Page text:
Alice Mills – https://poemachronicles.com/narcissistic-marriage/
Until reading these, I had no idea this is what I had experienced.
When my anxiety first started in a prior marriage, I was told there was something “wrong” with me. “Joe” would mock the fact that I would even need to take medication to manage it.
He would call me “crazy” and tell me that I am the one who needed to see a psychiatrist, not him. So he said that makes me the crazy one! That means I am the one with the problem!
This is what a narcissist does. They make YOU feel like the problem…like something is wrong with you! Everything bad that happens is YOUR fault.
It was classic gaslighting and it happened all the time! (Gaslighting was another term I wasn’t familiar with until recently! It is defined as “manipulating (someone) by psychological means into questioning their own sanity.”)
And I believed it. I believed something was WRONG with me.
You see, first, in classic narcissist form, I was isolated. By isolating me there was no one to tell me that I am NOT the problem.
I had no family, so there was no one I could go to for support. He would cut me down to his family. He would report back to them every conflict and every dispute, telling his side of the story only. And they would accommodate him! No one ever took the “two sides to every story” approach.
I was the bad guy. I was the problem in their eyes. Everything was my fault.
By being isolated, I would believe the lie that it was all me! By believing it was me and that I was just a messed-up person, I would be quick to accept responsibility.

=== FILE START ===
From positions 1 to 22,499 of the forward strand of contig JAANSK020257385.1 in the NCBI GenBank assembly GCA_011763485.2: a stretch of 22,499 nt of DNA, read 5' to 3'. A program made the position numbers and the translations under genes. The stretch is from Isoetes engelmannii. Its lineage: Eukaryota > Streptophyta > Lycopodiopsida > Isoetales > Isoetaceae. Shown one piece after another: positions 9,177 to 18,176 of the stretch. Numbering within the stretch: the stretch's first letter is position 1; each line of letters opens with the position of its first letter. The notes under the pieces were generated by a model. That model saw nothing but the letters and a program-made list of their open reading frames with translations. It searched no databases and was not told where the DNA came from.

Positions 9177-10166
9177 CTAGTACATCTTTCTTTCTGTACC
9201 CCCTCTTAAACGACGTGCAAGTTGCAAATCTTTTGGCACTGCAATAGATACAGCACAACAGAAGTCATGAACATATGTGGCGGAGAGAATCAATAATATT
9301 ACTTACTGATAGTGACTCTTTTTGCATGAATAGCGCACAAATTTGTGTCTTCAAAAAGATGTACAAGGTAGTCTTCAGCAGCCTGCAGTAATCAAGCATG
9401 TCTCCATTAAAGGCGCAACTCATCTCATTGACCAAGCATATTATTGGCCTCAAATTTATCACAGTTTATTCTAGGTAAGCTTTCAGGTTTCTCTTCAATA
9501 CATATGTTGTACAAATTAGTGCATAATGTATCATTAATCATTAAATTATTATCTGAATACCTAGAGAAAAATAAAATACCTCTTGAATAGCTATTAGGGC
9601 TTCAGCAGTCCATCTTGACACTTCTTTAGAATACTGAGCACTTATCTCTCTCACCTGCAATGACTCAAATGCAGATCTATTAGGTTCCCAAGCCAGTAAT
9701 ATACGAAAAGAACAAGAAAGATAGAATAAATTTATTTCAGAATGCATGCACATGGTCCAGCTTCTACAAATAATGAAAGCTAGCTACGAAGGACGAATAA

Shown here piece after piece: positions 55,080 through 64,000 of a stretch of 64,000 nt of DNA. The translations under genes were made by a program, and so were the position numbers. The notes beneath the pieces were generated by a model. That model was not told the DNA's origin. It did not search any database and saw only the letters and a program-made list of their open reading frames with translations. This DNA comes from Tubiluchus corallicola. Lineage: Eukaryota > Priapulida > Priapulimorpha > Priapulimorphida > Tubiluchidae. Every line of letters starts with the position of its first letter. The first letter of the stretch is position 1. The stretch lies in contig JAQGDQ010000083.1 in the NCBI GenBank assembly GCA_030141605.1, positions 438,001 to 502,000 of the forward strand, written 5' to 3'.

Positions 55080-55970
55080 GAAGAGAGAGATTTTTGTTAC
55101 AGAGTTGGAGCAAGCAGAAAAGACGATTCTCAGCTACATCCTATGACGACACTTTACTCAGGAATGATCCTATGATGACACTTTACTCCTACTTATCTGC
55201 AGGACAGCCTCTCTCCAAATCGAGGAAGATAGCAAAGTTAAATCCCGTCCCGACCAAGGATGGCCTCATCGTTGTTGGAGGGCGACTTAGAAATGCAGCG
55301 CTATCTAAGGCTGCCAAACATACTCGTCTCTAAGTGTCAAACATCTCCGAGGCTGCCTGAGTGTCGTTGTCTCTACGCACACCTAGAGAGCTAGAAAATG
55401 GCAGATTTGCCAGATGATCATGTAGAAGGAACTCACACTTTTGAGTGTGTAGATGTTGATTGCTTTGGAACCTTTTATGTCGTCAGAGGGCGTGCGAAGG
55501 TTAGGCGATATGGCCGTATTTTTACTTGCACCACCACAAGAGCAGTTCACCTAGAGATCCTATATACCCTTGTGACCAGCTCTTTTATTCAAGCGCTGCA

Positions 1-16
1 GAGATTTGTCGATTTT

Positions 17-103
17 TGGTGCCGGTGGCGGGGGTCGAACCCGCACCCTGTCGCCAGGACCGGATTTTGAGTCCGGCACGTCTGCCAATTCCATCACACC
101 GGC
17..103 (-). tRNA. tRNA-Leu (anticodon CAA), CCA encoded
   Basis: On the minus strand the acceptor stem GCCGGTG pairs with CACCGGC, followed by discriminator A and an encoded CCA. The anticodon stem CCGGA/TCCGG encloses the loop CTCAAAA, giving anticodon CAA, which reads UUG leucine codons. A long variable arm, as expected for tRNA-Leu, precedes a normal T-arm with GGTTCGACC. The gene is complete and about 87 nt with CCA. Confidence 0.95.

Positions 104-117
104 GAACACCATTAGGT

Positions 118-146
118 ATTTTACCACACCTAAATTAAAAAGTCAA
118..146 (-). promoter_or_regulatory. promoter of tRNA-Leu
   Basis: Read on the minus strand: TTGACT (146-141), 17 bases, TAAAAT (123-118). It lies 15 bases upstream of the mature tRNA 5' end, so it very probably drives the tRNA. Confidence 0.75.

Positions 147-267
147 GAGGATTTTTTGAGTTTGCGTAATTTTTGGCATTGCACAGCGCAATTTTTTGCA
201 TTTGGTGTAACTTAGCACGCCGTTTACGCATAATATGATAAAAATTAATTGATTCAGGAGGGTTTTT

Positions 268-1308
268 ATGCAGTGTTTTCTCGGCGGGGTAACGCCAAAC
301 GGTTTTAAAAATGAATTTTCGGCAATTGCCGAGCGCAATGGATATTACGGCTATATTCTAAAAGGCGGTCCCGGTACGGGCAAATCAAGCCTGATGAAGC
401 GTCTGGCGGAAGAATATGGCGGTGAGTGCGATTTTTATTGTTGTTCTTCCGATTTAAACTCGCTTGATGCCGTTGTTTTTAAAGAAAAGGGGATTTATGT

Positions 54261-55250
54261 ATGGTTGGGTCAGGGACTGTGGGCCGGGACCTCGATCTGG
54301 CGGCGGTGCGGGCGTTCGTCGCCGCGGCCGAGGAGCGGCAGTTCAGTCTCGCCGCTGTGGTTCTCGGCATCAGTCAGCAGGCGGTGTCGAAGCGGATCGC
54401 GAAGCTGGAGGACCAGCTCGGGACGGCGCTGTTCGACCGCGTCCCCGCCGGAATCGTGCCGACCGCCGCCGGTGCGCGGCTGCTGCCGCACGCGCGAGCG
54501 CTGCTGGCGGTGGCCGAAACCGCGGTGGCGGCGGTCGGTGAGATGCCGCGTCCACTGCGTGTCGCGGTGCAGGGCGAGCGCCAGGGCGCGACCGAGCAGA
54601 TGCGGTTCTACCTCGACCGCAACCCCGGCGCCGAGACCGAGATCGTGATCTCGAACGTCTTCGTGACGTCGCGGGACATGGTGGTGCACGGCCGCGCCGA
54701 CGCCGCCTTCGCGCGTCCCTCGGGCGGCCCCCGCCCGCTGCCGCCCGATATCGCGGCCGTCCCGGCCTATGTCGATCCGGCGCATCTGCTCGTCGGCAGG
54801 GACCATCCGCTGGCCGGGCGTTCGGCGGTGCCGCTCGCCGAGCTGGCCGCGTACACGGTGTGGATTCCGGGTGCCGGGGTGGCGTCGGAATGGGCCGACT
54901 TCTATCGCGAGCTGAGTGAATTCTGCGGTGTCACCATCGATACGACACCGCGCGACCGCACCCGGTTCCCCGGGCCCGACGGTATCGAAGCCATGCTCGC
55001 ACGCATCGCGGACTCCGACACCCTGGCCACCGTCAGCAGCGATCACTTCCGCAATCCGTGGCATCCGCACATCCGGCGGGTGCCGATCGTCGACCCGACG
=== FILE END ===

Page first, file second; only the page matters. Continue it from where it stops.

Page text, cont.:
That is another classic narcissist move. They make you believe that if you were only “different” then everything would be better. They make you believe that the power to be happy lies with you and if you just did things THEIR way everything would be perfect!
They fail to take responsibility for things. They may accept a task or responsibility, but they won’t do it. Then when it fails they find a way to blame you!This is what a narcissist does. They make YOU feel like the problem…like something is wrong with you!Click To Tweet
And This Is Where My Anxiety Comes In
I began to realize that everything was on me. I had to adopt the “if you want something done right you have to do it yourself” mentality. It was clear he didn’t want to handle anything around the home; the bills, the kids, or even just working! That led me to take on far more than I could handle.
Every day consisted of stress. Every day there was an issue because something wasn’t done. A bill wasn’t paid or the kids weren’t given their medication so they got sicker, etc., and then I had to deal with the fallout and fix what should have been done.
Bill collectors called ALL the time because he wasn’t managing the money or paying things on time. And then when there was an issue because of it, it was MY fault.
Over time, my body forgot what it was like to not have worry and fear. It was such a daily occurrence I became afraid of everything! Everything that happened was always bad! It was always more stress!! And more stress was always followed by blame.
I stopped answering the phone.
I used to LOVE talking on the phone. I would sit and talk to my friends for hours. To this day, I despise the phone. I can’t stand talking on it because during that time my body learned to adapt to the fact that every phone call was something stressful. Over time I associated the phone with bad news, with stress, with fear. I still get a twinge of anxiety when I hear my phone ring.
I stopped answering the door. Every time there was a knock on the door it was something negative. To this day, if I hear someone outside I will run to the window and look with a sense of anxiety even though I have not had anything bad happen in years. My body just hasn’t let that go.
I stopped living. I went to work and came home and took care of my kids and that was it. I had no friends and no one to turn to.
When I finally decided I had to get out of the situation THEN he agreed to go to counseling.I stopped living. I went to work and came home and took care of my kids and that was it.Click To Tweet